Once you are in a deep meditative state instruct your witnessing awareness or your higher self to step away from the body. Use your imagination to facilitate this. Turn around and look at the seated body and observe it. Feel the conflict it has going on inside about what it is seeking forgiveness for. Observe the pain it is experiencing, feel its suffering and confusion. Note that you the witnessing consciousness has no pain, you are fine your emotions are stable.
Now allow your witnessing self to feel compassion, empathy, and love for the seated body. You the witnessing body understand the struggle the seated body is going through and feel deep sorrow for it. You the witnessing body, through your observation knows the seated body is fragile, trying to do the right thing and needs your help. Strong emotions well up within you the witness for the suffering going on inside the seated body. You now encourage the seated body to let go, inform it that all will be as it should be, love and healing will return by accepting forgiveness as the path, accept that path now. Stay focused in that thought for as long as possible and even reaffirm that to the seated body as many times as you like. Once you feel the intention has been set in motion in the seated body return to it and gently awaken it. This exercise can be repeated in future meditation sessions until you are comfortable that forgiveness has been set in motion at the being level.
Here is a meditative exercise directed toward forgiving others:
Once you are in a deep meditative state gently bring you attention to the one that has created this deep hurt within you. Set the act that caused the hurt aside and bring you attention to the person. Look past the hate, anger, or malevolent actions toward you and see them as just a person, another witnessing consciousness in this world, like you are a witnessing consciousness, like we are all witnessing conscious beings.
Sit with that idea for a moment, really understand what it is you are asking of yourself. Now begin to think of this world as a stage play in which each of us has a role. Some play the role of good people; others play the role of bad people. The purpose of the stage play is to teach us lessons by which to evolve our consciousness and our souls. Sit with that for a moment, absorb the idea that life is a reality show and has a grander purpose that we sometimes do not understand, like the horrific thing the person has done to you.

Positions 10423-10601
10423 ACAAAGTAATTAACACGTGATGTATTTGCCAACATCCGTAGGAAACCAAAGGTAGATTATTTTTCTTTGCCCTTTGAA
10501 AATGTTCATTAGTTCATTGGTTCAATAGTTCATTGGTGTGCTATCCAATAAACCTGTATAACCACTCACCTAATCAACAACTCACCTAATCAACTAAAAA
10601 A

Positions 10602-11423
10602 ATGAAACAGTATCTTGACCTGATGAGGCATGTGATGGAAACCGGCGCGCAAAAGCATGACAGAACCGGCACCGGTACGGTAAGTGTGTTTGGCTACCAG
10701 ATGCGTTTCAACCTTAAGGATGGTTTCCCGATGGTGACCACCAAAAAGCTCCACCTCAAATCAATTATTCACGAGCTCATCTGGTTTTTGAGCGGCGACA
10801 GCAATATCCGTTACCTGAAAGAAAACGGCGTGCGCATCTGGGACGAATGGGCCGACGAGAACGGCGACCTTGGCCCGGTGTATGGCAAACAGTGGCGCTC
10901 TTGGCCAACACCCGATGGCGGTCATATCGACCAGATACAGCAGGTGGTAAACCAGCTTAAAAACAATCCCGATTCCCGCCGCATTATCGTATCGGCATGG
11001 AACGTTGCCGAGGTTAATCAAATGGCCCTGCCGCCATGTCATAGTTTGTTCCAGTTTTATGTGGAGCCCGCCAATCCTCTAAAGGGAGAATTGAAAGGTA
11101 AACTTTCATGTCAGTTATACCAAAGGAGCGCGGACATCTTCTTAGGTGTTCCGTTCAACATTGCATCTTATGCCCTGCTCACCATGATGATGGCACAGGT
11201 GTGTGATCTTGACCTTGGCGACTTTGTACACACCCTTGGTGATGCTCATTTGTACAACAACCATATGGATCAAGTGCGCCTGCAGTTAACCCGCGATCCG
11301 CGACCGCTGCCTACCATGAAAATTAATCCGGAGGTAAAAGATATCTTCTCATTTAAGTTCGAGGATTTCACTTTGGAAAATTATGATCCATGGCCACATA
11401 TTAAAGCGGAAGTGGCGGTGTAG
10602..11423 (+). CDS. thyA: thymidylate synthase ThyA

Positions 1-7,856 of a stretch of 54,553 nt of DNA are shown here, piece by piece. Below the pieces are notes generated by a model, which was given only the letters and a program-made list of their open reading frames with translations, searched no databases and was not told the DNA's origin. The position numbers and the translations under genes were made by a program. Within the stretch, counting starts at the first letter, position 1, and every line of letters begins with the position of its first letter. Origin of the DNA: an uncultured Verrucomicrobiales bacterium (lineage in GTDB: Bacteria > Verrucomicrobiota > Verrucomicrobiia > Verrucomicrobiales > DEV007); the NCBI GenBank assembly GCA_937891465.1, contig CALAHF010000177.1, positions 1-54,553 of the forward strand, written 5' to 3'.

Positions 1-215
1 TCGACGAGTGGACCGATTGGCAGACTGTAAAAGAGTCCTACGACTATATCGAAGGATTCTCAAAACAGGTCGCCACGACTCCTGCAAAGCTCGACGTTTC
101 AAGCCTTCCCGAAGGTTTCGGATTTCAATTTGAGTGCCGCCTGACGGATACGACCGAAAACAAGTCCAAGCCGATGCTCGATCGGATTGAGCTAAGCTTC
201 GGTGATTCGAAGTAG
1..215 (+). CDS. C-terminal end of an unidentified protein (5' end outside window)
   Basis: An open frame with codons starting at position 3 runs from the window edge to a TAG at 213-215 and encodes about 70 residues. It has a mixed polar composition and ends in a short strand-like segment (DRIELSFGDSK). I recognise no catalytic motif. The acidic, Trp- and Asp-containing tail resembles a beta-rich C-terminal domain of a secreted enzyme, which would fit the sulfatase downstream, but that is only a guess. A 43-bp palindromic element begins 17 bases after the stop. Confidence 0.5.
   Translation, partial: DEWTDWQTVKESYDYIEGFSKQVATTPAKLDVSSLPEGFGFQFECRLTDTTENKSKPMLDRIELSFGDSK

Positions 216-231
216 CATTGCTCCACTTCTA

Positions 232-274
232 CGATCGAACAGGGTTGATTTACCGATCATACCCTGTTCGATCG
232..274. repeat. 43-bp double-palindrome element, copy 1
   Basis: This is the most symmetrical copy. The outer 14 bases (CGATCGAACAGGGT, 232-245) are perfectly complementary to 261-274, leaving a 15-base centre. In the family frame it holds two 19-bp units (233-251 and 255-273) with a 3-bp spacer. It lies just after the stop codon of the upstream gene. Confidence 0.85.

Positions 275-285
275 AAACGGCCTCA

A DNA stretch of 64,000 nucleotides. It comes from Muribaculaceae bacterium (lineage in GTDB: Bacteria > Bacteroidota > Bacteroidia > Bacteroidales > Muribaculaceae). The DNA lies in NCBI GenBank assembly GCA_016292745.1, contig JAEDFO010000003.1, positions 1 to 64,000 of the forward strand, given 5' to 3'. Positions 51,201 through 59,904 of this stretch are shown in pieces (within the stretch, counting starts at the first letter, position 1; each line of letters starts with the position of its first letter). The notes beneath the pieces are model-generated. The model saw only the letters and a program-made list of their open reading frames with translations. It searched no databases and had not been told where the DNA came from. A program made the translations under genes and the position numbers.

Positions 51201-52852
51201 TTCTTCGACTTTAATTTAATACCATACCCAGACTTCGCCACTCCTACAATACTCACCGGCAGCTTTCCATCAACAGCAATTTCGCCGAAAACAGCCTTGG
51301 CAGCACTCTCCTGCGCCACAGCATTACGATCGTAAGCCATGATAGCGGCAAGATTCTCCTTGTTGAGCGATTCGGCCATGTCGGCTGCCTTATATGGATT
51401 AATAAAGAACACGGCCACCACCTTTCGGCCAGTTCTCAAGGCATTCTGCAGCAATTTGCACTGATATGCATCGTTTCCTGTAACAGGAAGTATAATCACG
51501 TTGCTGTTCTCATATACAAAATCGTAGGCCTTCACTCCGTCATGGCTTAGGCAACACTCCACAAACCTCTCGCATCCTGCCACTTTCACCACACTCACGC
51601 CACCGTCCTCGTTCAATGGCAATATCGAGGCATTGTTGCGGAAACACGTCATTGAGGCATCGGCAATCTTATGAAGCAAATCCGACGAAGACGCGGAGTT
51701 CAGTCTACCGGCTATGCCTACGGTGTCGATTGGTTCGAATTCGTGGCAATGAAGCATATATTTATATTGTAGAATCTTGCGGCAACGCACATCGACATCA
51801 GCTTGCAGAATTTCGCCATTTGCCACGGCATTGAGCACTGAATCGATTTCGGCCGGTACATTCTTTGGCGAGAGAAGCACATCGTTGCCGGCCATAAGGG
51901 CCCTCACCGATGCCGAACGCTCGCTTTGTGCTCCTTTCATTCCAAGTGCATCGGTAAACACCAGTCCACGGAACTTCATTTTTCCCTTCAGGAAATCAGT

The lesson is to come back from despair in a world that is not fair to find peace, serenity, and love. You understand this life lesson is about creating contrast between good and bad to show you a way to become stronger and expand your love of self and others. You realize you can come back from despair by forgiving this person. The power of your negative energy, dislike, hate or ill will toward them only prolongs your healing, you must let it go now. They have brought you the gift of a lesson.
You need to forgive them at your being level, you do not need to reach out to them in the waking stage reality. Forgiving them at your being level is enough to heal and become healthy again. Let go there is nothing left to be angry about, you understand the lesson, you understand that at the being level this person was the tool that brought you that lesson and has no real malice toward you at their being level. You know that this is a big move forward in your spiritual development. Close this meditation by sending the person who harmed you a blessing of love and gratitude for bringing this lesson to you. Repeat this meditation until you can see this person without anger but with love and gratitude.
Quotes to Ponder:
Darkness cannot drive out darkness; only light can do that. Hate cannot drive out hate; only love can do that. Martin Luther King, Jr.
Forgiveness is not always easy. At times, it feels more painful than the wound we suffered, to forgive the one that inflicted it. And yet, there is no peace without forgiveness. Marianne Williamson
The weak can never forgive. Forgiveness is the attribute of the strong. Mahatma Gandhi